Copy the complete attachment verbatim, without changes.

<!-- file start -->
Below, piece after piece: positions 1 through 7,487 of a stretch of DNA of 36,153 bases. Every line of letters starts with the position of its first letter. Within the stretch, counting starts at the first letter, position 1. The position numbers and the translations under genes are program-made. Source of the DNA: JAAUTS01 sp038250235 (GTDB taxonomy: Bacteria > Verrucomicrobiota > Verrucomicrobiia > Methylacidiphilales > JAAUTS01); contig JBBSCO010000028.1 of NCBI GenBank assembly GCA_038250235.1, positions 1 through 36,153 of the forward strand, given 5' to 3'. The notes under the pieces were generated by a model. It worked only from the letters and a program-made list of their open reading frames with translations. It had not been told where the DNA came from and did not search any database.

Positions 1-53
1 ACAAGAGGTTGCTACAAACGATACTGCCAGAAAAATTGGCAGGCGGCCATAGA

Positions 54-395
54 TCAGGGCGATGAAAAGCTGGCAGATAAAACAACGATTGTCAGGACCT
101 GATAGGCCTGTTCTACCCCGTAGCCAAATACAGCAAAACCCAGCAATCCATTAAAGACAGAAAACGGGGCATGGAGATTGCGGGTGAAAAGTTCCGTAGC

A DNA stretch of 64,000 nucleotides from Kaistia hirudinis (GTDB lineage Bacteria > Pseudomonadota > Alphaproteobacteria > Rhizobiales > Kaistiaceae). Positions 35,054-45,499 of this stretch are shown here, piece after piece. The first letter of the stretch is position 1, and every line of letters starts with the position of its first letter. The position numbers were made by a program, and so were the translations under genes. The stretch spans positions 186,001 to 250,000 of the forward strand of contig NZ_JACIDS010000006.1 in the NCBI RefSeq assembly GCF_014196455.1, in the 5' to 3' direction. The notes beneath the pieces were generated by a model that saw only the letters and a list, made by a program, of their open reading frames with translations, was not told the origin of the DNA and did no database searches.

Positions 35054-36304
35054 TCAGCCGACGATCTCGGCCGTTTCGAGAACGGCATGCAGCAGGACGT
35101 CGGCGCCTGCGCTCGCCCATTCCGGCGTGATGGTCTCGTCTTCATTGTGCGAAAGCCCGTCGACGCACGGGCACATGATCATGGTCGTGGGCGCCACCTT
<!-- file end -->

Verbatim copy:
Below, piece after piece: positions 1 through 7,487 of a stretch of DNA of 36,153 bases. Every line of letters starts with the position of its first letter. Within the stretch, counting starts at the first letter, position 1. The position numbers and the translations under genes are program-made. Source of the DNA: JAAUTS01 sp038250235 (GTDB taxonomy: Bacteria > Verrucomicrobiota > Verrucomicrobiia > Methylacidiphilales > JAAUTS01); contig JBBSCO010000028.1 of NCBI GenBank assembly GCA_038250235.1, positions 1 through 36,153 of the forward strand, given 5' to 3'. The notes under the pieces were generated by a model. It worked only from the letters and a program-made list of their open reading frames with translations. It had not been told where the DNA came from and did not search any database.

Positions 1-53
1 ACAAGAGGTTGCTACAAACGATACTGCCAGAAAAATTGGCAGGCGGCCATAGA

Positions 54-395
54 TCAGGGCGATGAAAAGCTGGCAGATAAAACAACGATTGTCAGGACCT
101 GATAGGCCTGTTCTACCCCGTAGCCAAATACAGCAAAACCCAGCAATCCATTAAAGACAGAAAACGGGGCATGGAGATTGCGGGTGAAAAGTTCCGTAGC

A DNA stretch of 64,000 nucleotides from Kaistia hirudinis (GTDB lineage Bacteria > Pseudomonadota > Alphaproteobacteria > Rhizobiales > Kaistiaceae). Positions 35,054-45,499 of this stretch are shown here, piece after piece. The first letter of the stretch is position 1, and every line of letters starts with the position of its first letter. The position numbers were made by a program, and so were the translations under genes. The stretch spans positions 186,001 to 250,000 of the forward strand of contig NZ_JACIDS010000006.1 in the NCBI RefSeq assembly GCF_014196455.1, in the 5' to 3' direction. The notes beneath the pieces were generated by a model that saw only the letters and a list, made by a program, of their open reading frames with translations, was not told the origin of the DNA and did no database searches.

Positions 35054-36304
35054 TCAGCCGACGATCTCGGCCGTTTCGAGAACGGCATGCAGCAGGACGT
35101 CGGCGCCTGCGCTCGCCCATTCCGGCGTGATGGTCTCGTCTTCATTGTGCGAAAGCCCGTCGACGCACGGGCACATGATCATGGTCGTGGGCGCCACCTT